Open-faced tomato basil sandwich with fresh carrot, cucumber, and fruit coctail including grapes, strawberries and blueberries

    This dinner was so delicious! We all loved it and I hope you do to! Be sure to tell me what you think! If you make modifications I would love to know what they are!

    What are other things you do with fresh tomatoes from your garden?

    If you found this to be helpful and fun please share our blog with your friends and family. Also, be sure to “like” us on facebook!

  3. Garden design template to plan your garden!

    Comments Off on Garden design template to plan your garden!

    Garden design sounds fancy – but it’s easy and fun and all starts with a plan.

    To help you get started we have put together this garden design template for you to print and plan your own garden!

    The way you use the template is simple. Make a list of all the plants you have purchased along with the number that you have.

    Plant list for garden plans

    Then use the garden layout grid to start placing where you would like your plants to go. There are three different garden sizes for you to use. One with a rectangular shape which is the most popular size for gardens and two squares if you use garden boxes. Fill in whichever template works best for you.

    Garden design picture for garden planning

    There are a couple things to keep in mind when planning your garden design:

    Sunlight

    Some plants need more or less sunlight than others. When designing your garden be sure to account for the shade of trees or other objects that will affect the growth of your plants.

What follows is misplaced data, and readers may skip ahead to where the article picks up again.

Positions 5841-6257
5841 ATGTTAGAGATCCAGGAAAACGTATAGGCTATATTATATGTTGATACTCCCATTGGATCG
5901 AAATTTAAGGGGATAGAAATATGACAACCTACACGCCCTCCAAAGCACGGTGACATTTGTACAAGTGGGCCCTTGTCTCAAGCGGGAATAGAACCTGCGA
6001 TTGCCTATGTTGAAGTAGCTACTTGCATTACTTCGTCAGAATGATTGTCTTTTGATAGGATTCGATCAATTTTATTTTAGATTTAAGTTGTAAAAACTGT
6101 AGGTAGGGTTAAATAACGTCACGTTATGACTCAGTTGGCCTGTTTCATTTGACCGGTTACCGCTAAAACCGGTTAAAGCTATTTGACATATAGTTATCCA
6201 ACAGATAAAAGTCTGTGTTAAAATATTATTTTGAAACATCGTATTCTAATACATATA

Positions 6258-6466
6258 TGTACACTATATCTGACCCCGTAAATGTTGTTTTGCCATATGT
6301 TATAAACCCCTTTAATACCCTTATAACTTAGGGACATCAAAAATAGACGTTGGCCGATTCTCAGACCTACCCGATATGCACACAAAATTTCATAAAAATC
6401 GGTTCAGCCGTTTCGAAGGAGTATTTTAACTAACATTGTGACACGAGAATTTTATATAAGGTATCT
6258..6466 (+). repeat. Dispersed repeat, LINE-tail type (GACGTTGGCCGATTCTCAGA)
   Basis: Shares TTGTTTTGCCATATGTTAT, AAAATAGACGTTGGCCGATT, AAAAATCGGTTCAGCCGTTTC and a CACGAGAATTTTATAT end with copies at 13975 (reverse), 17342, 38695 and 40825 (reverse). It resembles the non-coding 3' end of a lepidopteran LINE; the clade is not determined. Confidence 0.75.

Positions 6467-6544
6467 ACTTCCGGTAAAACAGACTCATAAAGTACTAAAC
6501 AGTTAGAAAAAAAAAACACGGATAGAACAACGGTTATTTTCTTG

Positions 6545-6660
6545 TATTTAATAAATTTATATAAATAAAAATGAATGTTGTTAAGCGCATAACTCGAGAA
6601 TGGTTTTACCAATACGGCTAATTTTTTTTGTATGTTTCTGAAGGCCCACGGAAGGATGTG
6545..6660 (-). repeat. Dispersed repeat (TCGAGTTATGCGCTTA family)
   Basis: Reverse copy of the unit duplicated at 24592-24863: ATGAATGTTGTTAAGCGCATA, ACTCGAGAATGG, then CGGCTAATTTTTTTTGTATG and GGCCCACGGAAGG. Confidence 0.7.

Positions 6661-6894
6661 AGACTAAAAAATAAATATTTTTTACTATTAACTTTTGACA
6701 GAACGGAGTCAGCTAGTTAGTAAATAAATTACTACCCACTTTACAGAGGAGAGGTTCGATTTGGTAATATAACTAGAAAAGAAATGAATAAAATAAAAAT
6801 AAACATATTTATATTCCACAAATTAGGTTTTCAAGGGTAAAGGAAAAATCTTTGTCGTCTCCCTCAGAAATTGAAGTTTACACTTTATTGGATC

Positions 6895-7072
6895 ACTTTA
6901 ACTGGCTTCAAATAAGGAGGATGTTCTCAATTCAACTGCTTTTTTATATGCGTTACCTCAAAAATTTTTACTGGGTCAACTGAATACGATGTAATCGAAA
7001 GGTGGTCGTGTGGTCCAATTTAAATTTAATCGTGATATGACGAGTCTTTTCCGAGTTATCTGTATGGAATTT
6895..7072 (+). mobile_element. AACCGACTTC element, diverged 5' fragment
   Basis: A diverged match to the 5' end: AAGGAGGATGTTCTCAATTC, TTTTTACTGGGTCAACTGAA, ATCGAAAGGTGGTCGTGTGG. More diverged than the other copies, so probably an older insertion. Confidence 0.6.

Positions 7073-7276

Spacing

    Various plants require more spacing than others. Here are some common garden plants and the recommended spacing between plants in each row*:

    Asparagus – 18 in
    Beans bush, snap 3 to 6 in
    Pole, snap 4 to 12 in
    Bush, lima 3 to 6 in
    Pole, lima 4 to 12 in
    Beets 2 in
    Chinese cabbage 12 in
    Cabbage 18 in
    Carrots 2 to 3 in
    Collards 8 to 18 in
    Corn 12 in
    Cucumbers 12 to 18 in
    Lettuce, leaf 4 to 8 in
    Lettuce, head 12 in
    Mustard 2 in
    Okra 12 to 18 in
    Onions 3 to 4 in
    Parsley 4 to 6 in
    Peas, English 2 in
    Peas, field 4 to 6 in
    Pepper 2 ft
    Potato, Irish 12 in
    Potato, sweet 12 in
    Radish 2 in
    Spinach 4 in
    Squash 36 in
    Tendergreens 2 in
    Tomatoes 18 to 36 in
    Watermelon 4 ft to 6 ft

    Here is an example of what the garden design template looks like:

    Try out your own garden design

    How do you plan your garden? Is this template helpful? Let us know in the comments below!

    Opening photo by: thelocalpeople
    *Spacing recommendation source: How to plant a garden